Urban governance plays a vital role in determining the social and physical character of urban areas; dominates the quality and quantity of local services & its efficiency at the time of delivery; regulates proper distribution of resources and cost sharing among different sections of the society; and enables local residents to participate in decision making thus influencing the local government to be accountable and responsible to the demands of citizens.
Additionally, urban governance comprises of a variety of actors and institution whose relationships determine things happening in the city. For effectively administering the urban transformations, it is necessary that governments at levels strategically forge partnerships with and between the key stakeholders. Administering urban growth and cities effectively and efficiently has been one of the critical challenges faced by the developing nations in the 21st century. Effective administration will lead cities to act as drivers to growth & provide better and diverse employment opportunities to the youths along with enhanced healthcare facilities, safety, housing and social development. Consequently, all these with help in raising the country’s GDP and make the nation politically stableas well as will play a crucial part in reconciling post-conflict. Conversely, poorly administered cities become the hub of inequality, poverty and conflict.
Ineffective urban administration has severe impacts on the poor. To be particular, oppressive management of informal enterprises & settlements bring negative impact on the livelihood opportunities. Urban poor’s well-being can be enhanced by providing them the facilities of accessing economic opportunities, social networks and wider access to infrastructure, land and services. However, all these are dependent on the efficacy of urban governance i.e. internal political processes, the leverage of the civil society organisations representing the poor and government’s competence to respond. The outcomes are also dependent on several factors such as the availability of resources, character of local democratic institutions and processes and capability of the poor to coordinate and articulate the demands.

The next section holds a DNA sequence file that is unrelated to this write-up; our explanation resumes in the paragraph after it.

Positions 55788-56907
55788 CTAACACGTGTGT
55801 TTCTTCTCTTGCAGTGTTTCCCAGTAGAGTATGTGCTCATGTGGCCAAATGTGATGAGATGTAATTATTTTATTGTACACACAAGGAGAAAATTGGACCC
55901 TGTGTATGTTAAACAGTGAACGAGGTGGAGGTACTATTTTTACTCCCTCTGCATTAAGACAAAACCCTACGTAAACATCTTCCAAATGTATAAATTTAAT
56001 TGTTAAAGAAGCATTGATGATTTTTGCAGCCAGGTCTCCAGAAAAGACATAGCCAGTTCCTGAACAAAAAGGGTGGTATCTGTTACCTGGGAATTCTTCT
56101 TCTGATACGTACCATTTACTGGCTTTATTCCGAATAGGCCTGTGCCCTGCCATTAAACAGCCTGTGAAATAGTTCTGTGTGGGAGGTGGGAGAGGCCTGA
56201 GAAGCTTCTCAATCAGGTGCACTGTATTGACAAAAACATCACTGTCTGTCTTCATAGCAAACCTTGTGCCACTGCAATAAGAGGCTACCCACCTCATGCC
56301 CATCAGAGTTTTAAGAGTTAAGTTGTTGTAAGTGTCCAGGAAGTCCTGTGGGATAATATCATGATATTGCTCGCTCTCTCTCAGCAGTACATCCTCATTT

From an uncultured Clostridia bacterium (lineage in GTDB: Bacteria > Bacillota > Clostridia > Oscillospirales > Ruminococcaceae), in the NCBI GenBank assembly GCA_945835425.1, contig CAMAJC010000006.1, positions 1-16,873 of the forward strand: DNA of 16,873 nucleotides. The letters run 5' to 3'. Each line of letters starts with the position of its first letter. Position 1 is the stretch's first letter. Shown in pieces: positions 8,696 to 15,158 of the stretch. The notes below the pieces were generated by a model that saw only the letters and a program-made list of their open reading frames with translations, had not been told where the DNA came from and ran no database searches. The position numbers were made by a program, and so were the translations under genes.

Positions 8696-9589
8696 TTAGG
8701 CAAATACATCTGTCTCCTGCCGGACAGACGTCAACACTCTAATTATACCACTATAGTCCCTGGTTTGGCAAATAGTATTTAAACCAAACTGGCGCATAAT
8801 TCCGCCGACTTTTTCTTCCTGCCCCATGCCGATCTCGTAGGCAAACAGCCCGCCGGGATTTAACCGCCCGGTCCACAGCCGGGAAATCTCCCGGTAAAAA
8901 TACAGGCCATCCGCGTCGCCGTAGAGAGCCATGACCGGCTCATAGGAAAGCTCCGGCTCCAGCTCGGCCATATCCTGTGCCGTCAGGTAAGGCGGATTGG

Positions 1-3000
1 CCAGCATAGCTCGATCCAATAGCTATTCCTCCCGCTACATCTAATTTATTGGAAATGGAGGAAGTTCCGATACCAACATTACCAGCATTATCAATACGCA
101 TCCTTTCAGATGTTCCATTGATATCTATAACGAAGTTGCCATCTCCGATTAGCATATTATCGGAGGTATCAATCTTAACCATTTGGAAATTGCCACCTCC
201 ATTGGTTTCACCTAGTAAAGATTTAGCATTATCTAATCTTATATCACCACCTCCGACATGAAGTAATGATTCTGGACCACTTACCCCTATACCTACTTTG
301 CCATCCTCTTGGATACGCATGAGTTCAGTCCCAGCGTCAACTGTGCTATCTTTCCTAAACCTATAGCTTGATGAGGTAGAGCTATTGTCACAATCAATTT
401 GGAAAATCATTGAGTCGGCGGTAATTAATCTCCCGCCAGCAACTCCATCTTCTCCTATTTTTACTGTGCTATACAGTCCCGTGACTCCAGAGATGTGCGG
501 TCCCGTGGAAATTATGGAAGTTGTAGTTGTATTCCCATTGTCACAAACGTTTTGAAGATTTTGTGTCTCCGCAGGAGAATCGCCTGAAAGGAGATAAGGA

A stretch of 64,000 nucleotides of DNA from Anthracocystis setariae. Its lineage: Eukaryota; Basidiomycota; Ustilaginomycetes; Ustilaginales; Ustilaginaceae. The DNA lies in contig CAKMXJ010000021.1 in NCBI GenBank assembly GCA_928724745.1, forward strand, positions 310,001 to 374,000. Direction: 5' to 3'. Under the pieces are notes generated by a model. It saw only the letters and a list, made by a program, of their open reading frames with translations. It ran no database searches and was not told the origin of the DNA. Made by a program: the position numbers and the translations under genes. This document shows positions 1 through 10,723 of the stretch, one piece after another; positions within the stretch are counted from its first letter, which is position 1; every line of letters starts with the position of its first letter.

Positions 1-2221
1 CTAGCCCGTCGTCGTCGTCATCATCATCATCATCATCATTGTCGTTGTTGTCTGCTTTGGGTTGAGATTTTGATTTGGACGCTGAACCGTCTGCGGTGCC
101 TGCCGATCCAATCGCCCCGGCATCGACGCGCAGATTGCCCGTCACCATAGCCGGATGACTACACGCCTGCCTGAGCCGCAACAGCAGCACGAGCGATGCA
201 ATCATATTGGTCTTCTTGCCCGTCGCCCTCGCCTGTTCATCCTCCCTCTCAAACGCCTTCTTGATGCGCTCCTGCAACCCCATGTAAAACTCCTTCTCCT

The potentiality of the urban areas can be maximised by institutionalising mechanisms of planning, coordination & accountability among the stakeholders. However, most of the city administrations lack the vision of addressing the urban growth, faces intense capacity constraints and demands for better data or information on poverty, services and the environment. There three key reasons underlining the need of urban governance:-
- The scale and high density of population in the cities enable social and economic interactions to take place more effectively and frequently. This generates the potentiality for being productive and provides the inhabitants of the cities a superior standard of life.
- For achieving this potentiality, major issues encompassing land, transport, public finance & regulations must be addressed. To make the city work efficiently, investment is much needed in industrial, commercial and residential sectors backed by a combination of appropriate regulation, effective land markets, efficient public services, sufficient public finance, accountable and transparent political environment in the city.
- Hard work and smart polices (i.e. effective urban administration) are required to harness urbanisation and thus reverberations are long term.
Components of Effective Urban Governance